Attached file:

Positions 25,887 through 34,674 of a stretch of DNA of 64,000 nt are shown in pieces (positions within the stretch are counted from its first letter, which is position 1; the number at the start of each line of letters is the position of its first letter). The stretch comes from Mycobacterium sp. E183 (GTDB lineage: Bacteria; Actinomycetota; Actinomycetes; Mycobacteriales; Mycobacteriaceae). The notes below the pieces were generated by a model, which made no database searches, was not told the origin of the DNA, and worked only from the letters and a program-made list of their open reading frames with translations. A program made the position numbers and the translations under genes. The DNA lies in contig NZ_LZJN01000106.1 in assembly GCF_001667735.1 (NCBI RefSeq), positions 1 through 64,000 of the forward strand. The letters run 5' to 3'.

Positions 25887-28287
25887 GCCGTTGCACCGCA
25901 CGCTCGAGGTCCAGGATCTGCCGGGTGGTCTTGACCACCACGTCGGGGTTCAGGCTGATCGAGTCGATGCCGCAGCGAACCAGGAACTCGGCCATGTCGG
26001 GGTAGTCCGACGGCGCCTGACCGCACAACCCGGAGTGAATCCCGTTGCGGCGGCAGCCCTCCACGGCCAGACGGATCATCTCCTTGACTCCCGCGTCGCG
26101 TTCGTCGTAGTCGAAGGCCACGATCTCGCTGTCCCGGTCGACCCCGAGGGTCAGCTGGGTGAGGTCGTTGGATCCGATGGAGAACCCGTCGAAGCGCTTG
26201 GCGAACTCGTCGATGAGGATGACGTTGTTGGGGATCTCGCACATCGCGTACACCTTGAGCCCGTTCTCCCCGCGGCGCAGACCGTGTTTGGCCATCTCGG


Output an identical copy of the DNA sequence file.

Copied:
Positions 25,887 through 34,674 of a stretch of DNA of 64,000 nt are shown in pieces (positions within the stretch are counted from its first letter, which is position 1; the number at the start of each line of letters is the position of its first letter). The stretch comes from Mycobacterium sp. E183 (GTDB lineage: Bacteria; Actinomycetota; Actinomycetes; Mycobacteriales; Mycobacteriaceae). The notes below the pieces were generated by a model, which made no database searches, was not told the origin of the DNA, and worked only from the letters and a program-made list of their open reading frames with translations. A program made the position numbers and the translations under genes. The DNA lies in contig NZ_LZJN01000106.1 in assembly GCF_001667735.1 (NCBI RefSeq), positions 1 through 64,000 of the forward strand. The letters run 5' to 3'.

Positions 25887-28287
25887 GCCGTTGCACCGCA
25901 CGCTCGAGGTCCAGGATCTGCCGGGTGGTCTTGACCACCACGTCGGGGTTCAGGCTGATCGAGTCGATGCCGCAGCGAACCAGGAACTCGGCCATGTCGG
26001 GGTAGTCCGACGGCGCCTGACCGCACAACCCGGAGTGAATCCCGTTGCGGCGGCAGCCCTCCACGGCCAGACGGATCATCTCCTTGACTCCCGCGTCGCG
26101 TTCGTCGTAGTCGAAGGCCACGATCTCGCTGTCCCGGTCGACCCCGAGGGTCAGCTGGGTGAGGTCGTTGGATCCGATGGAGAACCCGTCGAAGCGCTTG
26201 GCGAACTCGTCGATGAGGATGACGTTGTTGGGGATCTCGCACATCGCGTACACCTTGAGCCCGTTCTCCCCGCGGCGCAGACCGTGTTTGGCCATCTCGG